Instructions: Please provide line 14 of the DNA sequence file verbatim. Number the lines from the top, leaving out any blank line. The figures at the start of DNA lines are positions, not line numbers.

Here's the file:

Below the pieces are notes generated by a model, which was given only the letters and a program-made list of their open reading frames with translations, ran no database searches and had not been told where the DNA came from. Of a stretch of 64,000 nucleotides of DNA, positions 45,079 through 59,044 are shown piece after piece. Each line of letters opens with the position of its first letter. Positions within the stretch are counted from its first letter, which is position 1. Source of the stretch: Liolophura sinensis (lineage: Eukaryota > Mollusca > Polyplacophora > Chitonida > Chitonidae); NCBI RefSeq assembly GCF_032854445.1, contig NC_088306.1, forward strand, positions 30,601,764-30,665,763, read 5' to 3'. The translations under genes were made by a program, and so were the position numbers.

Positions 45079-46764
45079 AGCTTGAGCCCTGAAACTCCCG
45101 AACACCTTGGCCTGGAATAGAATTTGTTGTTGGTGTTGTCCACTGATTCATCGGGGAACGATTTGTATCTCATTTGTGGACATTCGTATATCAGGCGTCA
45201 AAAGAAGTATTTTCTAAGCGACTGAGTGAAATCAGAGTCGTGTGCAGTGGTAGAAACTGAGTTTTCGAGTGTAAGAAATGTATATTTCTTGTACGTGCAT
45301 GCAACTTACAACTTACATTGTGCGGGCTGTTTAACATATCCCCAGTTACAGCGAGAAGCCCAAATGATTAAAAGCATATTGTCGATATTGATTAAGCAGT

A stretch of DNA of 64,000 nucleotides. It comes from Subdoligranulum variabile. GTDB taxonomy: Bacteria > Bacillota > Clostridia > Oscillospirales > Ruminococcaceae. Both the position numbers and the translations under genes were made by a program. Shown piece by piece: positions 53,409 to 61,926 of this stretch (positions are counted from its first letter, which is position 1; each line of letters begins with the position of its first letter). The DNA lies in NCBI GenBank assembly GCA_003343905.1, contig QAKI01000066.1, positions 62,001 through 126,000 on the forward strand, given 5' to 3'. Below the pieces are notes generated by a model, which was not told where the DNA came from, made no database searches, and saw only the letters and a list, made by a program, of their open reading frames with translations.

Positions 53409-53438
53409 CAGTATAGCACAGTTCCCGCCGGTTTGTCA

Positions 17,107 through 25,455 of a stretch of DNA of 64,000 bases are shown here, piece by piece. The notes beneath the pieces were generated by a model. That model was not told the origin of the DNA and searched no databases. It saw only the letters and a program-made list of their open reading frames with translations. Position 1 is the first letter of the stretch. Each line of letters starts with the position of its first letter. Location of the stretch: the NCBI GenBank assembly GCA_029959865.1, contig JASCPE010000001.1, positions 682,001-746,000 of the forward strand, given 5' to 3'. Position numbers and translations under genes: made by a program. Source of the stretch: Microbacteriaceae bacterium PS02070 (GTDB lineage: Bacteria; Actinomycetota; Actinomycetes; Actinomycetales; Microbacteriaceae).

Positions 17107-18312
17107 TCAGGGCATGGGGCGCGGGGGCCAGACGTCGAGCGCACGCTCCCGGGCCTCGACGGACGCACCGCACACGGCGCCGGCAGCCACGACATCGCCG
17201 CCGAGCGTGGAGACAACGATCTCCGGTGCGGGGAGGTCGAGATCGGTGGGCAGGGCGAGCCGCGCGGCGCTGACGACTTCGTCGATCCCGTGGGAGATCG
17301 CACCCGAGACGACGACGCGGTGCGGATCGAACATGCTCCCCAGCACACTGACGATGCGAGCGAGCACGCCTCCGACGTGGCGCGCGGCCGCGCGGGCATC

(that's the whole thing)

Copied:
17301 CACCCGAGACGACGACGCGGTGCGGATCGAACATGCTCCCCAGCACACTGACGATGCGAGCGAGCACGCCTCCGACGTGGCGCGCGGCCGCGCGGGCATC